How have water purification technologies and regulatory requirements evolved in recent years?
Water purification technologies like technologies in other sectors continues to evolve. They are capable of greater constituent removal and prices of advanced technologies are becoming more competitive with conventional technologies. These include RO membranes with greater salt and contaminant rejection capability while operating at lower pressure than those produced just five years ago. Low pressure membrane technologies like MF and UF are offering more choices while standardizing to a certain extent on membrane polymer material type. There is also a larger offering of products for advanced oxidation including UV/peroxide, UV/free chlorine, and UV/Ozone technologies.
The difference in cost between GWRS and desalination is very significant – desalinated water is more than twice the amount of GWRS water
In California the regulations for potable reuse have evolved greatly within the last ten years. The finalization of the Groundwater Replenishment Recharge Projects regulations in 2014 and Surface Water Augmentation regulations in 2018 were real game changers. They now offer a specific regulatory framework for groundwater recharge and reservoir augmentation reuse applications.
How do the operating costs of the GWRS compare to the costs of importing water or other measures to augment the water supply (such as seawater desalination) or curb the demand (such as conservation and increasing network efficiency)?
GWRS water is comparable in cost to untreated imported water, but several hundred dollars an acre-foot less than treated imported water. The difference in cost between GWRS water and desalinated water is very significant – desalinated water is more than twice the amount of GWRS water. Conservation is a much more challenging area to quantify because the costs range and fluctuate a great deal depending on the method of conservation.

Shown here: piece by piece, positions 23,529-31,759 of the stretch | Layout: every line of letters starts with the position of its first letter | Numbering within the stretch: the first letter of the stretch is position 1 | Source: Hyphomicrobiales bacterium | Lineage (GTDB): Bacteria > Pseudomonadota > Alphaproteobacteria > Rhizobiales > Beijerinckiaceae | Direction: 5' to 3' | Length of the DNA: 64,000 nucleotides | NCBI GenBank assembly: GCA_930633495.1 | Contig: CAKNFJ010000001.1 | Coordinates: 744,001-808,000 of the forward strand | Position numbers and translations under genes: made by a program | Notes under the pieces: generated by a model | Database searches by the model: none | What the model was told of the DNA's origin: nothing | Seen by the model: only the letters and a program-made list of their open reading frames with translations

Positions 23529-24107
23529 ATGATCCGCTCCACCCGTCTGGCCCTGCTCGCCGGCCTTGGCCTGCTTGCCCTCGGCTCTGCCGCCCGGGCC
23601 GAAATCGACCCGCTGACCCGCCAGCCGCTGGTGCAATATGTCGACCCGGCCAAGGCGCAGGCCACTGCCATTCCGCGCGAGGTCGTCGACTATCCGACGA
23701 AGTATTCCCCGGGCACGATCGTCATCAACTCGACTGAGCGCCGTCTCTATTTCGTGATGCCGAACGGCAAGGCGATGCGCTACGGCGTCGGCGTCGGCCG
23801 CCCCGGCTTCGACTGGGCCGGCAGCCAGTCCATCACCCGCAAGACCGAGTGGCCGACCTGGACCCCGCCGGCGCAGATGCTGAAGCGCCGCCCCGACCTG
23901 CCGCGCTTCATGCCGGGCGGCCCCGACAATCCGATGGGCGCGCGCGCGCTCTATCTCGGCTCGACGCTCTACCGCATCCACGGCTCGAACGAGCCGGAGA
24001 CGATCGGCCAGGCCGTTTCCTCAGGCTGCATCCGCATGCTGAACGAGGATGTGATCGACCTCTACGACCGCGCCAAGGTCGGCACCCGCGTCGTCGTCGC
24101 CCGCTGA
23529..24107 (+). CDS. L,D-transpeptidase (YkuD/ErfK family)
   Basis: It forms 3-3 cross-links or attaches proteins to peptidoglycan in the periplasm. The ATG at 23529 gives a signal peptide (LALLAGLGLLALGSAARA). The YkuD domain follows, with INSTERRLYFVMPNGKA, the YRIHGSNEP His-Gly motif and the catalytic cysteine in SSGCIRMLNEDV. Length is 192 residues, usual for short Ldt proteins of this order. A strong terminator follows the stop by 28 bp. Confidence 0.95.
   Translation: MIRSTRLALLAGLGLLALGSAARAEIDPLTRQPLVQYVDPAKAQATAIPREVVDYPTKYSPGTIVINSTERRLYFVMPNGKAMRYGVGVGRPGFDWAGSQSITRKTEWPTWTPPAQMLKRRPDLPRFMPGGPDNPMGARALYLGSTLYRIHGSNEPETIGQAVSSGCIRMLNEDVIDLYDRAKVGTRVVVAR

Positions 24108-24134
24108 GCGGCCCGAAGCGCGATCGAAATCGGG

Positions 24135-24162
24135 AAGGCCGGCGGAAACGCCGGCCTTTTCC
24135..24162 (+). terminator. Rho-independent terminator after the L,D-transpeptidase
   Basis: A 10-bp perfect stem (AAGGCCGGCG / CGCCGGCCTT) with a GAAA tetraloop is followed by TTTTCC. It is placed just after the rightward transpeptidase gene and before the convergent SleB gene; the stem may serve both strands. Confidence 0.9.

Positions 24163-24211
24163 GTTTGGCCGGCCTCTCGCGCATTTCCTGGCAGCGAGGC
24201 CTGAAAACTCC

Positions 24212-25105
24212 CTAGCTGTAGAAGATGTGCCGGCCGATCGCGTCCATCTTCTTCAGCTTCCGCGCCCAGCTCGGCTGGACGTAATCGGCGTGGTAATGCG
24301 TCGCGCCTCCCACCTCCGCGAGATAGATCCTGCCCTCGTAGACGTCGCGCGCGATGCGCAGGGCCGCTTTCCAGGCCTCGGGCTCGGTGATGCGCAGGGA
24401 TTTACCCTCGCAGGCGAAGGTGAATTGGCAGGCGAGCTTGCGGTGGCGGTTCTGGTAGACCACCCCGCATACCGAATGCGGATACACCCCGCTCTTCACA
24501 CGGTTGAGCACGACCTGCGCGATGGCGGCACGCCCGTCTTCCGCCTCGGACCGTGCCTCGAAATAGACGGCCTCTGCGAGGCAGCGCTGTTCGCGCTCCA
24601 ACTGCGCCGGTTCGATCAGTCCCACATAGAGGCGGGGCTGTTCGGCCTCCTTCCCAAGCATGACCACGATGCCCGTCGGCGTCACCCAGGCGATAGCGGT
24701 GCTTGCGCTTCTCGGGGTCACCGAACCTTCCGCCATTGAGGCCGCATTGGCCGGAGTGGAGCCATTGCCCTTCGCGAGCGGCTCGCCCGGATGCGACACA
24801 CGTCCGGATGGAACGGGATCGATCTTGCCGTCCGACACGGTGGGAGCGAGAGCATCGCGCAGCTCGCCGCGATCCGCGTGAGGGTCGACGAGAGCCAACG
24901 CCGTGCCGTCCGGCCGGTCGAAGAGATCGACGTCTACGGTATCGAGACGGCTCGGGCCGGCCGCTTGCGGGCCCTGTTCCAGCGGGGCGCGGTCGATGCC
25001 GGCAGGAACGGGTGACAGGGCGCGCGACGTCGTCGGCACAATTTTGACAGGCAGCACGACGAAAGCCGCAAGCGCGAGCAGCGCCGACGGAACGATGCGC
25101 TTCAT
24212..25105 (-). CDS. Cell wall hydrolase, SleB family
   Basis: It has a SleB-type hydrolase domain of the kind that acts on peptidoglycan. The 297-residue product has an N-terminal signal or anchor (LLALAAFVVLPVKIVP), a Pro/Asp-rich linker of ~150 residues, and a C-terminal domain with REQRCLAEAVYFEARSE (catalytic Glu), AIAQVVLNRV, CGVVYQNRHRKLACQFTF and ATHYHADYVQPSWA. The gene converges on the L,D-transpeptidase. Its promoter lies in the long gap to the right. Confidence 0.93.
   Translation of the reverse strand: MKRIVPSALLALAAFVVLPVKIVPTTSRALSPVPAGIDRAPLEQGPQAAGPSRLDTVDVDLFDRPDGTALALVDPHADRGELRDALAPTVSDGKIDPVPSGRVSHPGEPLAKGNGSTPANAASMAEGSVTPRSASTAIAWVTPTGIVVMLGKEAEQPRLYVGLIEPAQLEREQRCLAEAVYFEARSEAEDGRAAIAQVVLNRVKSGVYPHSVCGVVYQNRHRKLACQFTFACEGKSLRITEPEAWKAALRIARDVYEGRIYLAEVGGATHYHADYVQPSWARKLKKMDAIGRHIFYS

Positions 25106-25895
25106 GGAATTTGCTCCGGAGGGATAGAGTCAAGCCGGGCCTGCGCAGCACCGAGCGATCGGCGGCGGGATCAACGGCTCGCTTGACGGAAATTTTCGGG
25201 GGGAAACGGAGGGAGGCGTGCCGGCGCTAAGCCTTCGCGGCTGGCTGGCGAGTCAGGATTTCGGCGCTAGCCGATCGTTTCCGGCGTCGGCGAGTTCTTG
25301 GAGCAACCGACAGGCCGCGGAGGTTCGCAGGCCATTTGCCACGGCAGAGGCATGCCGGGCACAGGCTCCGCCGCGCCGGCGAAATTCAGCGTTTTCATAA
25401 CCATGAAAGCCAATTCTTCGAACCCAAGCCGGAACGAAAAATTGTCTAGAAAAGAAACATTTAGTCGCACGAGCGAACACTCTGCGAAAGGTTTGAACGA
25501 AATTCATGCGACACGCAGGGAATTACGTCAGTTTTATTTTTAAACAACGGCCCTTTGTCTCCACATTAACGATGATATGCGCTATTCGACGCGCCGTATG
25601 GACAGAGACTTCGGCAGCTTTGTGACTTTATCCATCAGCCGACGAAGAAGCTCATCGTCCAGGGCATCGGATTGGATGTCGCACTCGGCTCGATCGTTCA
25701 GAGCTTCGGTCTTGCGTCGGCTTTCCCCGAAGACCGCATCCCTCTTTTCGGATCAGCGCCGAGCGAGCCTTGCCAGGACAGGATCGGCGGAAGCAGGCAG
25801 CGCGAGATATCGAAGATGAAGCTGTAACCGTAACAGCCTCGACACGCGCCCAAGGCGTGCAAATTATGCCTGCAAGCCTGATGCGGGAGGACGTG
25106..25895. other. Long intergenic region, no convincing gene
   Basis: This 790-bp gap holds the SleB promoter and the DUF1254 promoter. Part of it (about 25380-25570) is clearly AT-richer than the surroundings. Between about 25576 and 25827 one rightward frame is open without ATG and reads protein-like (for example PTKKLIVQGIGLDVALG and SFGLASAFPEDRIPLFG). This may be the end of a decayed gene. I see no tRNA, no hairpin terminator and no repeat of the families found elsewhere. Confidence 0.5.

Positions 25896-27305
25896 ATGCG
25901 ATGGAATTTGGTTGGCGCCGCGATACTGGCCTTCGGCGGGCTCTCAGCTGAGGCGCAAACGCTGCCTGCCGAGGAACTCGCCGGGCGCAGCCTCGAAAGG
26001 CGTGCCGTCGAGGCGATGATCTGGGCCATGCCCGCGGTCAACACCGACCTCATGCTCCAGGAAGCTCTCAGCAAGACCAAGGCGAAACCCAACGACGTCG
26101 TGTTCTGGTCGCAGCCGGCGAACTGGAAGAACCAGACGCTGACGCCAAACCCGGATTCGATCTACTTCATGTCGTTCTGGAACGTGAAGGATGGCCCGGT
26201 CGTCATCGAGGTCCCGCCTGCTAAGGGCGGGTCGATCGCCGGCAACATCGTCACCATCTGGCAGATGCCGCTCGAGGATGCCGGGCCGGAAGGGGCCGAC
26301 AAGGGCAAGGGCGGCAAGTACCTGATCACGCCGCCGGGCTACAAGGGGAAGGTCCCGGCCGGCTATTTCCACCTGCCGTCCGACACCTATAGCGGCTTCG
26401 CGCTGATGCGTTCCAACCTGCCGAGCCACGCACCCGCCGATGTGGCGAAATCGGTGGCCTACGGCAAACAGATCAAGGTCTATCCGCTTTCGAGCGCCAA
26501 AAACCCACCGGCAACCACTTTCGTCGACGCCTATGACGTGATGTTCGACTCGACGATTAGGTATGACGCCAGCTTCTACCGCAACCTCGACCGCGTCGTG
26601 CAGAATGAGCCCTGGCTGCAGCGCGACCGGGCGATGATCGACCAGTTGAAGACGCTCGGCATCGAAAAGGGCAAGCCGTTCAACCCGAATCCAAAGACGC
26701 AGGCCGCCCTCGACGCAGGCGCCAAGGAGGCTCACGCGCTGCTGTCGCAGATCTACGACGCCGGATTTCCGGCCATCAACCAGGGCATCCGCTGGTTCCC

How would it compare to other alternatives if you consider environmental costs, such as the impact on marine or land-based ecosystems and the carbon footprint?
The GWRS offers a favourable carbon footprint and allows for a reduction in the amount of ocean discharge of treated secondary effluent
The GWRS compares favourably with other alternatives such as imported water or seawater desalination. It offers a favourable carbon footprint output based on the energy requirements of the alternatives. It does also allow for a reduction in the amount of ocean discharge of treated secondary effluent in north Orange County.
Can you tell us about the GWRS Final Expansion Project?
The GWRS Final Expansion will expand the output of the current facility from 100 mgd to 130 mgd. This will then allow the project to reach its ultimate build out as was planned during the original project’s conception. It also allows the Orange County Sanitation District (OC San) to reuse all of the reclaimable secondary effluent wastewater it currently produces. The project adds additional microfiltration, reverse osmosis, and UV/Advanced Oxidation treatment capacity. It also allows for the GWRS to receive secondary effluent wastewater feed water to come from a second OC San facility known as Plant 2 located in Huntington Beach, California. Currently, the GWRS is fed by OC San’s Plant 1 facility located adjacent to OCWD in Fountain Valley, California. Bringing in this additional source of feed water involves using an existing gravity-based pipeline that connects the two OC San wastewater treatment plants that will be slip-line to allow for it to function as a pressurized pipeline. Finally, flow equalization storage tanks and a pumping station will be constructed at OC San Plant 2 to help convey the additional required feed water to GWRS. The total project cost is $300 million and will be complete in the first quarter of 2023.
As water supply challenges mount, other Californian counties are turning more and more to water reuse using groundwater recharge or surface water augmentation. In addition, California is in the midst of regulating direct potable reuse. What do you think is the outlook for indirect and direct water reuse in the state as it faces potentially drier conditions in the future?
I think the outlook is great for a greater implementation of potable reuse across California. The regulations currently in place and the finalization of the direct potable reuse regulations come at an opportune time given the severity of the current drought plaguing the entire southwest of the United States. California is especially impacted by the current drought and with cycles becoming more extreme, it is only natural to assume reuse has to play a larger role in meeting future water supply needs. Reuse along with greater conservation and protection of our existing supplies (like groundwater) are absolutely essential to meet future water demands in all of California.